Session: Place-Based Versus People-Based Development and the Role of Social Work Research, Policy, and Practice (Society for Social Work and Research 26th Annual Conference - Social Work Science for Racial, Social, and Political Justice)

120 Place-Based Versus People-Based Development and the Role of Social Work Research, Policy, and Practice

Friday, January 14, 2022: 2:00 PM-3:30 PM
Treasury, ML 4 (Marriott Marquis Washington, DC)
Cluster: Communities and Neighborhoods
Andrew Foell, MSW, MPP, Washington University in Saint Louis, Stephen Edward McMillin, PhD, Saint Louis University, Megan Meyer, PhD, University of Maryland, Richard Smith, PhD, Wayne State University and Mary Ohmer, PhD, MSW, MPIA, University of Pittsburgh
Place matters for people. The communities and neighborhoods where we grow up have considerable explanatory power on our health and well-being, above and beyond individual-level factors. Issues such as concentrated poverty, violent crime, exposure to environmental toxins, and limited access to health-supporting community resources undermine our abilities to live healthy lives. As such, assisting people while transforming the places where they live have been hallmarks of local, state, and federal policy efforts in the United States over the past century. These place-based development interventions, which strategically target resources to specific geographic areas in order to assist families and their communities, have evolved from local citizen-led efforts at the neighborhood level, to large multimillion dollar initiatives spearheaded by state and local governments.

A person-in-environment perspective has been emblematic of the social work profession since its beginnings, and social workers have played a fundamental role in the design, implementation, and evaluation of place-based interventions. However, we still know relatively little about what, why, where, and for whom place-based development may be most effective. More fundamental questions persist regarding whether place-based policy should be promoted or abandoned in favor of targeting resources directly to people, or investing in larger structural interventions.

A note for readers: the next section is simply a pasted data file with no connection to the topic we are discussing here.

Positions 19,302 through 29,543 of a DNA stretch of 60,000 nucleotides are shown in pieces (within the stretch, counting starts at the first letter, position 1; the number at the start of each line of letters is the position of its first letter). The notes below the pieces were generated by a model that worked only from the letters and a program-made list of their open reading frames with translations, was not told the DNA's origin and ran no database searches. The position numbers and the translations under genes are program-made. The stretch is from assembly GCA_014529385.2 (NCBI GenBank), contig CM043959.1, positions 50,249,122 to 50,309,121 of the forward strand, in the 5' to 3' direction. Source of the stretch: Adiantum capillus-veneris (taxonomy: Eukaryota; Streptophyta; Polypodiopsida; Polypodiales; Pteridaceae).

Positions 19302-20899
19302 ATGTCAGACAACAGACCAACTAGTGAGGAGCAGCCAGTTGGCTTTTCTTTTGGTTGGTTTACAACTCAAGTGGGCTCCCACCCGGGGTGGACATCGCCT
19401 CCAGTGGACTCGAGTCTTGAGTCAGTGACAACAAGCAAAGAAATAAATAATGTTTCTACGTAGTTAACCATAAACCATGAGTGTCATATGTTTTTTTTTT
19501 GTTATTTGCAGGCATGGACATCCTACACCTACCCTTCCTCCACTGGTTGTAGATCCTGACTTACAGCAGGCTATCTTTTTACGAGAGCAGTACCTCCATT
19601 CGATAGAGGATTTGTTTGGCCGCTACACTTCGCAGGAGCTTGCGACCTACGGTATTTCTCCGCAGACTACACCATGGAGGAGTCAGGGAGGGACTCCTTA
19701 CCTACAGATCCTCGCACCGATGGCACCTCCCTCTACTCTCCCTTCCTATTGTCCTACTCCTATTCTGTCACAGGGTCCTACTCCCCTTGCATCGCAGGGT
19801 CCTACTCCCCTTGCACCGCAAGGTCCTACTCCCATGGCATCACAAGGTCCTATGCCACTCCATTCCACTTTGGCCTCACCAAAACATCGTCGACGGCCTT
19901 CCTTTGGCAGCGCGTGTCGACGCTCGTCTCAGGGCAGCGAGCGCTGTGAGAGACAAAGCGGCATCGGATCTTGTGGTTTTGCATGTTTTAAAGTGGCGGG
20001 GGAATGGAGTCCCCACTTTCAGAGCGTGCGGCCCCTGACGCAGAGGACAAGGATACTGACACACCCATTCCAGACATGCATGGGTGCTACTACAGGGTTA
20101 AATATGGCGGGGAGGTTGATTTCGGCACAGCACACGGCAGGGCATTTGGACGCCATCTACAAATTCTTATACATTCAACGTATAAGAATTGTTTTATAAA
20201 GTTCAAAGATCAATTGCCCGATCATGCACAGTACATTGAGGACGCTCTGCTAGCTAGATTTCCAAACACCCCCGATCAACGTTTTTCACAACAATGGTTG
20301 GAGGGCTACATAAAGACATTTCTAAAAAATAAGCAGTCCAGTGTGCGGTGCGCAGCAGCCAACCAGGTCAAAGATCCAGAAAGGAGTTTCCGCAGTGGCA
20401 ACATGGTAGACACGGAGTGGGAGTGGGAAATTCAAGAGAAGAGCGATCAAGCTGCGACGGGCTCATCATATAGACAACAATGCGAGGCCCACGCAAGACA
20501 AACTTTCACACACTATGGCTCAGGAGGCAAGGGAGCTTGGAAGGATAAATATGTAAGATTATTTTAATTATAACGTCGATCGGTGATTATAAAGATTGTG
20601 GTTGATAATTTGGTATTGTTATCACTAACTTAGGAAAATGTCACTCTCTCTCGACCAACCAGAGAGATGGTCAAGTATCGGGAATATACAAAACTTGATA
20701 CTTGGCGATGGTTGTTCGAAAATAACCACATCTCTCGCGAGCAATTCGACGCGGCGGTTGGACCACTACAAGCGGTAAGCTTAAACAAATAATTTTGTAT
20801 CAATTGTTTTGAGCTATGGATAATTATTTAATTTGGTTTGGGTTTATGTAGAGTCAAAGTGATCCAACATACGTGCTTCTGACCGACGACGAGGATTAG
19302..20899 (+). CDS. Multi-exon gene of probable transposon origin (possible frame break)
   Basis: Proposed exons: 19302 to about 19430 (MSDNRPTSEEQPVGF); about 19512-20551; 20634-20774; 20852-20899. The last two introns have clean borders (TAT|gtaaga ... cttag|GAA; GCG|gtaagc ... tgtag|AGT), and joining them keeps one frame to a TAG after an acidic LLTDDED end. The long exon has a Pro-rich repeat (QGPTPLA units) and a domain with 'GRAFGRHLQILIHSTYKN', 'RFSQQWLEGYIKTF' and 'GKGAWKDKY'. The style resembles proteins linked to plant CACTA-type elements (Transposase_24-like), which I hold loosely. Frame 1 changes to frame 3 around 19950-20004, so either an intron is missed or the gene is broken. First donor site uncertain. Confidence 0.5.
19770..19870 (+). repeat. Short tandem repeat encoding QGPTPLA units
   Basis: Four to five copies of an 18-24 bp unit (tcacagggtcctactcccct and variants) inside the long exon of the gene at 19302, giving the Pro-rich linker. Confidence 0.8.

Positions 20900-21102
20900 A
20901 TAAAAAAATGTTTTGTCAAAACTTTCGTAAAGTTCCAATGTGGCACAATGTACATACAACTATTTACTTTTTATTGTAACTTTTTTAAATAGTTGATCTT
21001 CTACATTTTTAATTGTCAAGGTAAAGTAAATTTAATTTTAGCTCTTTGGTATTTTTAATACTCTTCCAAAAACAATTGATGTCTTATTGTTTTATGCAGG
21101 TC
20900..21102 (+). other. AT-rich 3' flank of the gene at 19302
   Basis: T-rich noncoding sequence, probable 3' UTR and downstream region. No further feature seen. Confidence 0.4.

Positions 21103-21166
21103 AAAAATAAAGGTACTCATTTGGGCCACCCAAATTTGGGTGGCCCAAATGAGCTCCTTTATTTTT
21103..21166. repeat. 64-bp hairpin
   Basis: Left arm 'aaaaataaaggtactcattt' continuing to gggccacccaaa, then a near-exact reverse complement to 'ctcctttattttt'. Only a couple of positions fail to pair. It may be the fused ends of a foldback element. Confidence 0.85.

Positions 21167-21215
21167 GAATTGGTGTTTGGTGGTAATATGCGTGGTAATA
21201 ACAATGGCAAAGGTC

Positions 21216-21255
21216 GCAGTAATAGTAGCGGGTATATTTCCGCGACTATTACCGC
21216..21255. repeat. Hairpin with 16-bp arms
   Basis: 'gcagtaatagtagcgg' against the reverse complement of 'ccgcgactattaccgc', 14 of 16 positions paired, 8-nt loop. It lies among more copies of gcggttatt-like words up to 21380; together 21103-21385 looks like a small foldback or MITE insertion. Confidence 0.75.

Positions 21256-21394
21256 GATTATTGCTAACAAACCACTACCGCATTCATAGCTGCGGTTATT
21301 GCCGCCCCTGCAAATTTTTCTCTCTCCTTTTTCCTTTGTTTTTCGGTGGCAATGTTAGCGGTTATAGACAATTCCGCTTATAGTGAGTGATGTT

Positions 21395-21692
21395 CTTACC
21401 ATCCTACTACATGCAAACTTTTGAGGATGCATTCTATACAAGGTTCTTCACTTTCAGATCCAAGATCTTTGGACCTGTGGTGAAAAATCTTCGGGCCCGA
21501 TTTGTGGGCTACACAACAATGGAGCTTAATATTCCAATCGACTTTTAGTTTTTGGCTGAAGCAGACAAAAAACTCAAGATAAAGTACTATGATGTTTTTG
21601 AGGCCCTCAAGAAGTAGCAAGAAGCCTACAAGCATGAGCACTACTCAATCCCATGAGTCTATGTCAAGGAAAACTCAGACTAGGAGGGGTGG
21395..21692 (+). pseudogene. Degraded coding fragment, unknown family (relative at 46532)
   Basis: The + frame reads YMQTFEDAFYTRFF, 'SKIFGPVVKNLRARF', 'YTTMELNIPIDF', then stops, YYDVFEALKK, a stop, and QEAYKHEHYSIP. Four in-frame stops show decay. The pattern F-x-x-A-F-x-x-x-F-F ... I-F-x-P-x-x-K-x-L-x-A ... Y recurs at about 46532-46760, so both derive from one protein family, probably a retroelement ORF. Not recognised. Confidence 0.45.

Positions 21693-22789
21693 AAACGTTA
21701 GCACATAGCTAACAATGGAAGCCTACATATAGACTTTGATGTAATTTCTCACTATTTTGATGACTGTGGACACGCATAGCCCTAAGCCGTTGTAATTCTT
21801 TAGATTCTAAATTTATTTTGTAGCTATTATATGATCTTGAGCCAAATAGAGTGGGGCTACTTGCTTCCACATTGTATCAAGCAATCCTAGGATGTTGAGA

This roundtable session will advance a dialogue on the state of the field of place-based interventions in areas of housing, community, economic, and social development. The presenters will also discuss the role of social workers in place-based interventions, and the extent to which such approaches advance social, political, and racial justice. The first presenter will provide a historical and theoretical overview of place-based interventions in the U.S. The second presenter will discuss the empirical effects of place-based interventions on people and places. The next presenter will discuss the increasing pressure place-based initiatives face to identify clear outcomes and impact. This discussion will highlight challenges and effective practices for establishing stakeholder alignment about the types of impact and extent of community change that are realistic to expect, along with related measurement options and opportunities. The next presenter will discuss equitable development as it relates to current place-based efforts to prevent gentrification and resident displacement. This presenter will also discuss strategies for engaging youth and adult residents in advocating for positive neighborhood change by influencing existing equity policies and plans, as well as promoting policy changes that advance resident driven revitalization that focus on both people and place. The final presenter will discuss emerging research on urban innovation and offer recommendations for sustainable place-based development work. These innovations include movement toward "co-everything" (e.g., co-working spaces, co-generating renewable energy, co-capacity-sharing in housing, transit, food production), and the use of spatial demography to better understand facilitators and barriers to place-based development. Finally, all presenters will engage in a discussion focused on highly feasible approaches for place-based development in social work and implications for research, policy, and practice.

See more of: Roundtables